MAD, adj. Affected with a high degree of intellectual independence; not conforming to standards of thought, speech and action derived by the conformants from study of themselves; at odds with the majority; in short, unusual. It is noteworthy that persons are pronounced mad by officials destitute of evidence that themselves are sane. For illustration, this present (and illustrious) lexicographer is no firmer in the faith of his own sanity than is any inmate of any madhouse in the land; yet for aught he knows to the contrary, instead of the lofty occupation that seems to him to be engaging his powers he may really be beating his hands against the window bars of an asylum and declaring himself Noah Webster, to the innocent delight of many thoughtless spectators… Ambrose Bierce


Lost for words : the hidden history of the Oxford English dictionary  Lynda Mugglestone  New Haven : Yale University Press, c 2005  Hardcover. xxi, 273 p. : ill. ; 25 cm. Includes bibliographical references (p. [252]-266) and index. Clean, tight and strong binding with clean dust jacket. No highlighting, underlining or marginalia in text. VG/VG

The Oxford English Dictionary (OED) holds a cherished position in English literary culture. The story behind the creation of what is indisputably the greatest dictionary in the language has become a popular fascination. This book looks at the history of the great first edition of 1928, and at the men (and occasionally women) who distilled words and usages from centuries of English writing and “through an act of intellectual alchemy captured the spirit of a civilization.”

The task of the dictionary was to bear full and impartial witness to the language it recorded. But behind the immaculate typography of the finished text, the proofs tell a very different story. This vast archive, unexamined until now, reveals the arguments and controversies over meanings, definitions, and pronunciation, and which words and senses were acceptable—and which were not.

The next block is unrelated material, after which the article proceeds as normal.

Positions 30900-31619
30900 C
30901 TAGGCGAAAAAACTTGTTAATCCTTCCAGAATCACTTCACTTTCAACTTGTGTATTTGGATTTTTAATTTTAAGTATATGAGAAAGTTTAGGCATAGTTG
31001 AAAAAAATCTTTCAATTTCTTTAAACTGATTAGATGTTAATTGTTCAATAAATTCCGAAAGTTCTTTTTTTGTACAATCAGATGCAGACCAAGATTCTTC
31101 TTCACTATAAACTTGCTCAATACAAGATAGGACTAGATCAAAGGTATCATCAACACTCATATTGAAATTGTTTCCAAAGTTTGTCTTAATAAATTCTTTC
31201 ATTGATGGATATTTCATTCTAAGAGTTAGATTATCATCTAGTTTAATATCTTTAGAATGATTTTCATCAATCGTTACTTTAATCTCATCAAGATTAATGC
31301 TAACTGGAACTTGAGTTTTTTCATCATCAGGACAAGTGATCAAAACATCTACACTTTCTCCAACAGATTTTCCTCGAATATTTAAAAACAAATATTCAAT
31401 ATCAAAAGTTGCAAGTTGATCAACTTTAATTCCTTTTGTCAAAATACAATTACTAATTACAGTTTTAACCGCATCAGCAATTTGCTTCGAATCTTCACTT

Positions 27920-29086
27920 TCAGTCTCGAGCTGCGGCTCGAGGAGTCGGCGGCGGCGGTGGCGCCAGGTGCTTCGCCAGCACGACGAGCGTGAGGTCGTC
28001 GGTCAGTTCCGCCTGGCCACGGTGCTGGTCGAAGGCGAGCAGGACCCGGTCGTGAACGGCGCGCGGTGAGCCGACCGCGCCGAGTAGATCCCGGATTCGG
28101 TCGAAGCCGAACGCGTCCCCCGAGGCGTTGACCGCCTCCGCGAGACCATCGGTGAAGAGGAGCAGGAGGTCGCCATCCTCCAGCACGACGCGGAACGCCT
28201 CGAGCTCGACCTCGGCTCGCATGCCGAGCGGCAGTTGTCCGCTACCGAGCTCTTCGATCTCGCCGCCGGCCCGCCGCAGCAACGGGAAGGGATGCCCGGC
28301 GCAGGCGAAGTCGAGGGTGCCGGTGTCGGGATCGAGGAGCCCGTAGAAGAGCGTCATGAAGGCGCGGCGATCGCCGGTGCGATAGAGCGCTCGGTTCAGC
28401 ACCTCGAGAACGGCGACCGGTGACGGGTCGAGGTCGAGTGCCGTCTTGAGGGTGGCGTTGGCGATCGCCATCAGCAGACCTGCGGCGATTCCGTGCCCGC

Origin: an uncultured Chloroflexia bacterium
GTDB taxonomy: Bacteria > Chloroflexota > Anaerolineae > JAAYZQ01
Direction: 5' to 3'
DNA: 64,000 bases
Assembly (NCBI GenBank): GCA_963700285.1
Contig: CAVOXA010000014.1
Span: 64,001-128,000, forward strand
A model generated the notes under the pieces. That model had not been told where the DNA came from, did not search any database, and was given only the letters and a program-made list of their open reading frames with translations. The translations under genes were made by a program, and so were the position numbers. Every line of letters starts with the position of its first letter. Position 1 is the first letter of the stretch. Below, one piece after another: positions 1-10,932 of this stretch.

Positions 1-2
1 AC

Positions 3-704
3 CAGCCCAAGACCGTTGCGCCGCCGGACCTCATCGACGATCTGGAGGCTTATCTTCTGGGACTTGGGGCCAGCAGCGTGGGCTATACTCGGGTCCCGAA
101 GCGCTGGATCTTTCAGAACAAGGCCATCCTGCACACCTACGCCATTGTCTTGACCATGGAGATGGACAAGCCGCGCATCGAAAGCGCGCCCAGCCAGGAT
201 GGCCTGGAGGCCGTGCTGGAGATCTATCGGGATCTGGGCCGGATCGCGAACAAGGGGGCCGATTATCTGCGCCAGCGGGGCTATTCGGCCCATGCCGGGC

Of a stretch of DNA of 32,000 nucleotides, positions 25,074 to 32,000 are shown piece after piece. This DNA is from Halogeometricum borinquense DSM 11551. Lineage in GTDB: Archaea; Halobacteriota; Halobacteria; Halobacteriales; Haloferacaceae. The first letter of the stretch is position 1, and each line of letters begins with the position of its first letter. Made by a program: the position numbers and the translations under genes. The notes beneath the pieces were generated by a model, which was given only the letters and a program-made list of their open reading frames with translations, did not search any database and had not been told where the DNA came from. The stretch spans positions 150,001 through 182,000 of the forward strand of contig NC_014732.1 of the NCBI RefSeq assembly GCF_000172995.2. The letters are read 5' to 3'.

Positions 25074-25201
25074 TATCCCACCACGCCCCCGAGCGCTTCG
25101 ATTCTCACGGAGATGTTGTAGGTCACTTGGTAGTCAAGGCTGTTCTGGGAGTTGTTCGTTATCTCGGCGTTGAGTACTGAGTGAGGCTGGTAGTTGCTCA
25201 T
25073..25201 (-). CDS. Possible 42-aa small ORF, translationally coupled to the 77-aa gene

Lost for Words examines the hidden history by which the great dictionary came into being, tracing — through letters and archives — the personal battles involved in charting a constantly changing language. Then as now, lexicographers reveal themselves vulnerable to the prejudices of their own linguistic preferences and to the influence of contemporary social history.

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Comments Off on MAD, adj. Affected with a high degree of intellectual independence; not conforming to standards of thought, speech and action derived by the conformants from study of themselves; at odds with the majority; in short, unusual. It is noteworthy that persons are pronounced mad by officials destitute of evidence that themselves are sane. For illustration, this present (and illustrious) lexicographer is no firmer in the faith of his own sanity than is any inmate of any madhouse in the land; yet for aught he knows to the contrary, instead of the lofty occupation that seems to him to be engaging his powers he may really be beating his hands against the window bars of an asylum and declaring himself Noah Webster, to the innocent delight of many thoughtless spectators… Ambrose Bierce

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